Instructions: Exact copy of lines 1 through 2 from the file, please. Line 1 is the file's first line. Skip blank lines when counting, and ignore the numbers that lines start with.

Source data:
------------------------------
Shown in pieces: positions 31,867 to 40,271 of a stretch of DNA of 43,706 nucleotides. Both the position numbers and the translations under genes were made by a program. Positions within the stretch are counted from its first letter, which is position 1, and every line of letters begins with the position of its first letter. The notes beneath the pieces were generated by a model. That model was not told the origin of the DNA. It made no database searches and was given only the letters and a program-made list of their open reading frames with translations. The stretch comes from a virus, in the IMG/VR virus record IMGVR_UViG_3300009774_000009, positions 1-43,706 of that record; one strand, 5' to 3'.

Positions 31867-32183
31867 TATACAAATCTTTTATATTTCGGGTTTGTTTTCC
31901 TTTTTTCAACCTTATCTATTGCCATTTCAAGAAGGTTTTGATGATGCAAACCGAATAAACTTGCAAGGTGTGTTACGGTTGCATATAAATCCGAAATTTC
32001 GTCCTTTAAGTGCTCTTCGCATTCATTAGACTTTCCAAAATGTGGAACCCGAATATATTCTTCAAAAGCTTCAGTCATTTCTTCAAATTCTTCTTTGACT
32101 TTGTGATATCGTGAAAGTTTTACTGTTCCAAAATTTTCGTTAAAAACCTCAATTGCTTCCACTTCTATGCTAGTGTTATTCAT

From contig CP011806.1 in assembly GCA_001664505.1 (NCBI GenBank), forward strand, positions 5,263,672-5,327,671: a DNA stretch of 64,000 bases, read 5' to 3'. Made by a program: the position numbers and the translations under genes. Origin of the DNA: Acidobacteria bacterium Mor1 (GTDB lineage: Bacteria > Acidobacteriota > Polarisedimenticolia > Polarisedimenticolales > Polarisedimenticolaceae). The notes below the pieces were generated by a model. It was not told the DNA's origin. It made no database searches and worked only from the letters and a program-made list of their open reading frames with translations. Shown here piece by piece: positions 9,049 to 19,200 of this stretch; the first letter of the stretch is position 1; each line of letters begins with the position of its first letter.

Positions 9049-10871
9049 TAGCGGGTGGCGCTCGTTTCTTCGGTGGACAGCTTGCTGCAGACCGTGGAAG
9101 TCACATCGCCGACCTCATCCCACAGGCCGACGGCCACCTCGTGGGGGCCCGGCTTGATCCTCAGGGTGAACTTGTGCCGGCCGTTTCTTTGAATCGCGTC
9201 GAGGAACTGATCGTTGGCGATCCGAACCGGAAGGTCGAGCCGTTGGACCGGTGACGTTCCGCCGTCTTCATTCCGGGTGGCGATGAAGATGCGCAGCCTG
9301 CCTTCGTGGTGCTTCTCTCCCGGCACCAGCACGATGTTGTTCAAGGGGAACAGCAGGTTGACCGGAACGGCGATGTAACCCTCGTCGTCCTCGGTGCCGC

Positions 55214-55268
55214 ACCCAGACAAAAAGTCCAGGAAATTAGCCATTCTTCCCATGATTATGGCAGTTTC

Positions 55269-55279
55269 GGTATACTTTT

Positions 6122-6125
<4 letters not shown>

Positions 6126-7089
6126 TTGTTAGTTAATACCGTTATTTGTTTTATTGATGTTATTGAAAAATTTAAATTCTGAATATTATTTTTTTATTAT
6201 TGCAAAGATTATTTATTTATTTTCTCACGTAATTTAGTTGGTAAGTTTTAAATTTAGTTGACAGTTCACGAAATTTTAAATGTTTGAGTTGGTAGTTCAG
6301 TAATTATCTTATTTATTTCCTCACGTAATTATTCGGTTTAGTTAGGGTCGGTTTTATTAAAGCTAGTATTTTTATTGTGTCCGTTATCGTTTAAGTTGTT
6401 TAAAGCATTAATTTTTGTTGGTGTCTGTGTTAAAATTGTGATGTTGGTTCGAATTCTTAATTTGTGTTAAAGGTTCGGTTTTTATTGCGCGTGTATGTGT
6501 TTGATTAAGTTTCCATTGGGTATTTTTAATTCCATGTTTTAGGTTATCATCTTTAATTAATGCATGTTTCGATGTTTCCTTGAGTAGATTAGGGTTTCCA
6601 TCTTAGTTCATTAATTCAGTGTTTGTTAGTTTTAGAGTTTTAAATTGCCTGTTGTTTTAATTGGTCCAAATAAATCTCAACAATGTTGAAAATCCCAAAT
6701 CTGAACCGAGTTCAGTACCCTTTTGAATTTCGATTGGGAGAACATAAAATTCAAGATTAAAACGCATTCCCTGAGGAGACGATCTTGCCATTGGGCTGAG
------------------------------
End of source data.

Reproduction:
Shown in pieces: positions 31,867 to 40,271 of a stretch of DNA of 43,706 nucleotides. Both the position numbers and the translations under genes were made by a program. Positions within the stretch are counted from its first letter, which is position 1, and every line of letters begins with the position of its first letter. The notes beneath the pieces were generated by a model. That model was not told the origin of the DNA. It made no database searches and was given only the letters and a program-made list of their open reading frames with translations. The stretch comes from a virus, in the IMG/VR virus record IMGVR_UViG_3300009774_000009, positions 1-43,706 of that record; one strand, 5' to 3'.

Positions 31867-32183